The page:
From the time that I started in Darlington's Communication Office last October, I was excited about INBOUND
After hearing my colleagues talk about their experiences at the conference, I was excited about INBOUND. Upon reading the lengthy list of world-renowned and respected speakers and panelists (i.e. Seth Godin, Chelsea Clinton, Jonah Peretti), I was excited about INBOUND. Even as I started to get an awful cold/allergy/attack/plague shortly before our jaunt up to Boston—yes, I was still excited about INBOUND.
On the heels of reading about the fun professional development opportunities taken by faculty and staff in other departments, I was excited to be doing the same—to remove myself for a moment from the routine and the familiar. Together with Director of Communications Tannika Wester and Database Manager and Marketing Coordinator Paige Hamil, we were thrown into the ring of the Boston Convention & Exhibition Center with over 14,000 other marketing professionals at the annual INBOUND Conference, sponsored by HubSpot.
What is inbound? Answering that question helps paint a better picture of this very targeted convention. Foundational to the inbound methodology—the heart of Darlington's marketing strategy—is the creation of interesting, relevant, helpful and quality digital content that draws in potential customers (in our case prospective parents and their students) and relating them with the product (this being Darlington, of course), all with the intent to marry the two together.
This is an overly-simplistic definition of inbound marketing, but you can be sure you will find endless infographics that explain the process more throughly: starting with someone who knows little to nothing about your brand and turning them into your biggest cheerleader.
You don't have to be in marketing to know that the playing field has changed. Sometimes I find myself so scattered that I don't remember what I had for dinner, or what my plans were for after work. Why? Because we have so many things competing for space in our brain—what's left of it anyway with our rapidly-shrinking attention spans. It isn’t rocket science. Do you find that traditional advertisements for products and services are more distractions now than opportunities? This is why an inbound methodology is so important.
Think of a traditional outbound marketing approach as a shouting match, or maybe a competition for limited resources:
“Pay attention to me!”
Who wants to have to sift through all of that commotion?
In the contemporary marketing world it is all about building and cultivating relationships. You can’t scream your message everywhere hoping someone will listen. It is really more of a process that begins with attracting a customer to your brand through a website.
A digital presence that is properly maintained has the compelling power to tell the different facets of your story. An impactful web presence that is doing its job is one that is constantly refreshed with interesting content in the form of news stories, blogs, photo galleries and many other ways. There is something new to come back to every time.
Knowing and being able to relate to your audience will always be key to a successful marketing plan. A part of knowing who you are marketing to is knowing what they want, what they need—what their problems are and how you can help to solve them. Relevance is paramount to reaching customers, and you must demonstrate to them that what you have is what they crave.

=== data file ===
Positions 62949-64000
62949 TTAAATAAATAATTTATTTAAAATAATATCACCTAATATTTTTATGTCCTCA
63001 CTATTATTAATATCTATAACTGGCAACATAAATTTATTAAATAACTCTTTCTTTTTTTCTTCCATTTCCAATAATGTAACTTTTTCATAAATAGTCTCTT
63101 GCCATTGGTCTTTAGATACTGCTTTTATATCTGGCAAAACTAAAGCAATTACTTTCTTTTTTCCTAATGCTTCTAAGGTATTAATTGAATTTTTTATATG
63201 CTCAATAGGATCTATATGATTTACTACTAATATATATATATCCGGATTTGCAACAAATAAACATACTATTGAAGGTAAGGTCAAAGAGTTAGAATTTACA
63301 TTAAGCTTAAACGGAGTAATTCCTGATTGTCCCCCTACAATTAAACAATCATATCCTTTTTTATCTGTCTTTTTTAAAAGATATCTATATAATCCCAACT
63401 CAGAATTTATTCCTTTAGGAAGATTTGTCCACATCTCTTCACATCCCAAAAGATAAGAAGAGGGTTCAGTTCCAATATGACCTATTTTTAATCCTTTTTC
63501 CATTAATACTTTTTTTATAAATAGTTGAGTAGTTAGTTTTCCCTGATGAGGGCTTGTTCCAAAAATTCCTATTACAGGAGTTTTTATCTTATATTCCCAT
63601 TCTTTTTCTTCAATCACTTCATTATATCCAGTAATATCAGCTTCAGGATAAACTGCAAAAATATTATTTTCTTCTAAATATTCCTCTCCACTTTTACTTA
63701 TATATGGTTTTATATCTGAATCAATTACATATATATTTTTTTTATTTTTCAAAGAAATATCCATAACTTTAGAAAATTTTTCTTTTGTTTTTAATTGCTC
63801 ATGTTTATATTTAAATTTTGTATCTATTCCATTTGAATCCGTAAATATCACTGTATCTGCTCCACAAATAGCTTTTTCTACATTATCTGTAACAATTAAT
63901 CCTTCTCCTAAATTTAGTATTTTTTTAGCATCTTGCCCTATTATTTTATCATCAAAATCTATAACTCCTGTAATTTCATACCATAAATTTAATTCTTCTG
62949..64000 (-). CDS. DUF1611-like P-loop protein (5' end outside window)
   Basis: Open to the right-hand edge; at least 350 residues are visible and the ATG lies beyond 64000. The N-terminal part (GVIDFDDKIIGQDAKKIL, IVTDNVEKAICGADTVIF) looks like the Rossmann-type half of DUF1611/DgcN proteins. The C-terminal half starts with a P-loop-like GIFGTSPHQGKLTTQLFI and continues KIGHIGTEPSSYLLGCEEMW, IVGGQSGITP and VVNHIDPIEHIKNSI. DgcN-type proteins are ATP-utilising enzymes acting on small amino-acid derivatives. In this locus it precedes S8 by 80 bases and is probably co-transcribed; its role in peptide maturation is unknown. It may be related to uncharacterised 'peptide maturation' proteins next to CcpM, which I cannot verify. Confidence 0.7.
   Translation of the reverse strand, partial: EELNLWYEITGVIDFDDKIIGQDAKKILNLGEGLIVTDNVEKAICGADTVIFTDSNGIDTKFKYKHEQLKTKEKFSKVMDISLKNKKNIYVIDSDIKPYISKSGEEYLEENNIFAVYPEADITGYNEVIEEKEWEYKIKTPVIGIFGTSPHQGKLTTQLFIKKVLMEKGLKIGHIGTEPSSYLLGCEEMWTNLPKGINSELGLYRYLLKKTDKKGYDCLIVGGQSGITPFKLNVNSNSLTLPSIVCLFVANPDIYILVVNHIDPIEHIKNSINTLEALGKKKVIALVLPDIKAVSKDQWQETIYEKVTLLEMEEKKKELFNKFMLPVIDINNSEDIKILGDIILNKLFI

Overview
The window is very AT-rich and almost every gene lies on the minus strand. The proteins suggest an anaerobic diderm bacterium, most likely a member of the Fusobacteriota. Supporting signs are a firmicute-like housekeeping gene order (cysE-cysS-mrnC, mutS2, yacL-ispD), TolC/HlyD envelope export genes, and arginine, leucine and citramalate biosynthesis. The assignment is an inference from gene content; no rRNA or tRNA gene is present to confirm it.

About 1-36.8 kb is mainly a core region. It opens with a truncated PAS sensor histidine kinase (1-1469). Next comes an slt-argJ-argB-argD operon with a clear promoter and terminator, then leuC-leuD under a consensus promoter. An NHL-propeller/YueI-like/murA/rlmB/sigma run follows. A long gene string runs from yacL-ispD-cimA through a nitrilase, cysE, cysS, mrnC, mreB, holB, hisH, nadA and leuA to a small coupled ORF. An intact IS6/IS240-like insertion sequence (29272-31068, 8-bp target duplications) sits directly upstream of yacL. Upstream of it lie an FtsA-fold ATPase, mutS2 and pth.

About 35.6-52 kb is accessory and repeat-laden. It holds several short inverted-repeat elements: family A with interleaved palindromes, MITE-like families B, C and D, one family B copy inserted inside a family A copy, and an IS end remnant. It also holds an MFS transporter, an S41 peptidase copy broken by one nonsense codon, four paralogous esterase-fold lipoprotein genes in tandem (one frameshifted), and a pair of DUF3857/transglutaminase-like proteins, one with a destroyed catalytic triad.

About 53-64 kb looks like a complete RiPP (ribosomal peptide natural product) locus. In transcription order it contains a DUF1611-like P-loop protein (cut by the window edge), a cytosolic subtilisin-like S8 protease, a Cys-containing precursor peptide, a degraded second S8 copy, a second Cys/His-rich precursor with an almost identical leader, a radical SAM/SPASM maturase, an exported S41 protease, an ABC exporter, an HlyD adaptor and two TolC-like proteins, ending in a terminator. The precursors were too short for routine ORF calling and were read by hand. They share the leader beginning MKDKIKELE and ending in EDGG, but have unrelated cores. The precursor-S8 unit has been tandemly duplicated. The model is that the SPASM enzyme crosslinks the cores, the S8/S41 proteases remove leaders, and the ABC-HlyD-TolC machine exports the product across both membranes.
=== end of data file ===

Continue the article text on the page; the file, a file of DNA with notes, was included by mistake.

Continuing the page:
One of the new concepts that I learned for the first time in Boston was that of unmarketing. It flows from what was probably my favorite breakout session of the INBOUND Conference, and was delivered by a strong proponent of unmarketing, Scott Stratten, president of a consulting business appropriately named…UnMarketing.
So what does that mean? Stratten explains it simply: “Stop marketing, start engaging.”
Stop marketing? But isn’t that what I am paid to do?
To engage…to involve, to engross. That’s what we are to do as we cultivate these customer relationships. We are to involve others in our philosophy, our culture—digitally reeling them in with great stories about our brand and encouraging them to hang around the space and ask questions.
Attending INBOUND gave me a much clearer idea on what the inbound methodology entails and why it has been a growing movement for nearly a decade. My "Beantown" experience has encouraged me to step back and really take a look at my work to see how I can be more purposeful with what I do each day as a content manager.
I do have to say that one of my favorite takeaways from my time in Boston—beyond the educational component and even beyond traveling to another city—was the chance to socialize with my Communication Office colleagues.
Over the last year I have become close with Tannika and Paige, having worked in such close proximity and, even more obviously, working toward similar goals as they relate to Darlington's public image. As one of the smaller departments on campus, we naturally are tight, but there is just something about breaking bread with your work family and getting to know each other outside of an office environment that creates and strengthens relationships. I think we are closer and stronger for it.
Since coming to Darlington it has ultimately been the relationships that continually keep my job new and exciting every time I drive onto Tiger Way. It seems only fitting that those same ideas, applied to a communications and marketing model, be the building blocks for how we share what makes Darlington such a special place—a place where it is all about the relationship.